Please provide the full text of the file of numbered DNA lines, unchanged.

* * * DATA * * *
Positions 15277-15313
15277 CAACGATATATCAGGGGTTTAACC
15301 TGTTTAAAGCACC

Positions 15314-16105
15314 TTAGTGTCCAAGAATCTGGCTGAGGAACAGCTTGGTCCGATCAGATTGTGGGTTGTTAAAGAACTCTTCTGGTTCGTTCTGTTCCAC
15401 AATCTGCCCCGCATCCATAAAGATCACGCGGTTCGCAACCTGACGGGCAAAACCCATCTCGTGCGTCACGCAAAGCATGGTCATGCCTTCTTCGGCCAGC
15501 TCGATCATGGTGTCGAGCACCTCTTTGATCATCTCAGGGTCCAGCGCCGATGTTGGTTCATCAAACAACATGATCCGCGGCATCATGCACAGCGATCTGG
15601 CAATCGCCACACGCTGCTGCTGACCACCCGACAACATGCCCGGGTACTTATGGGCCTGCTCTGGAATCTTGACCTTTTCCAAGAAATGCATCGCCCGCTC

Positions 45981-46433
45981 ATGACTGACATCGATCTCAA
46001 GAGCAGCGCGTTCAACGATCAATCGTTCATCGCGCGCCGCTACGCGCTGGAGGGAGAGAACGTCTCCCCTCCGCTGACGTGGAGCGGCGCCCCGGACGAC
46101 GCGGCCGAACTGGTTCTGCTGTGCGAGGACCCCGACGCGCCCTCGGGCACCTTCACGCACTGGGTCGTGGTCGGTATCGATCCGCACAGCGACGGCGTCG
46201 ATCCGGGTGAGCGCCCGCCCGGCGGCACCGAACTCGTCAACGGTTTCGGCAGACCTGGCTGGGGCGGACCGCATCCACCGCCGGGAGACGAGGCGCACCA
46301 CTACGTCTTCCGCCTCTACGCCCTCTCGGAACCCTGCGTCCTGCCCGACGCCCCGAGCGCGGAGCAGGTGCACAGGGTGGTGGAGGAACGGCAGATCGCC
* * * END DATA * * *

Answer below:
Positions 15277-15313
15277 CAACGATATATCAGGGGTTTAACC
15301 TGTTTAAAGCACC

Positions 15314-16105
15314 TTAGTGTCCAAGAATCTGGCTGAGGAACAGCTTGGTCCGATCAGATTGTGGGTTGTTAAAGAACTCTTCTGGTTCGTTCTGTTCCAC
15401 AATCTGCCCCGCATCCATAAAGATCACGCGGTTCGCAACCTGACGGGCAAAACCCATCTCGTGCGTCACGCAAAGCATGGTCATGCCTTCTTCGGCCAGC
15501 TCGATCATGGTGTCGAGCACCTCTTTGATCATCTCAGGGTCCAGCGCCGATGTTGGTTCATCAAACAACATGATCCGCGGCATCATGCACAGCGATCTGG
15601 CAATCGCCACACGCTGCTGCTGACCACCCGACAACATGCCCGGGTACTTATGGGCCTGCTCTGGAATCTTGACCTTTTCCAAGAAATGCATCGCCCGCTC

Positions 45981-46433
45981 ATGACTGACATCGATCTCAA
46001 GAGCAGCGCGTTCAACGATCAATCGTTCATCGCGCGCCGCTACGCGCTGGAGGGAGAGAACGTCTCCCCTCCGCTGACGTGGAGCGGCGCCCCGGACGAC
46101 GCGGCCGAACTGGTTCTGCTGTGCGAGGACCCCGACGCGCCCTCGGGCACCTTCACGCACTGGGTCGTGGTCGGTATCGATCCGCACAGCGACGGCGTCG
46201 ATCCGGGTGAGCGCCCGCCCGGCGGCACCGAACTCGTCAACGGTTTCGGCAGACCTGGCTGGGGCGGACCGCATCCACCGCCGGGAGACGAGGCGCACCA
46301 CTACGTCTTCCGCCTCTACGCCCTCTCGGAACCCTGCGTCCTGCCCGACGCCCCGAGCGCGGAGCAGGTGCACAGGGTGGTGGAGGAACGGCAGATCGCC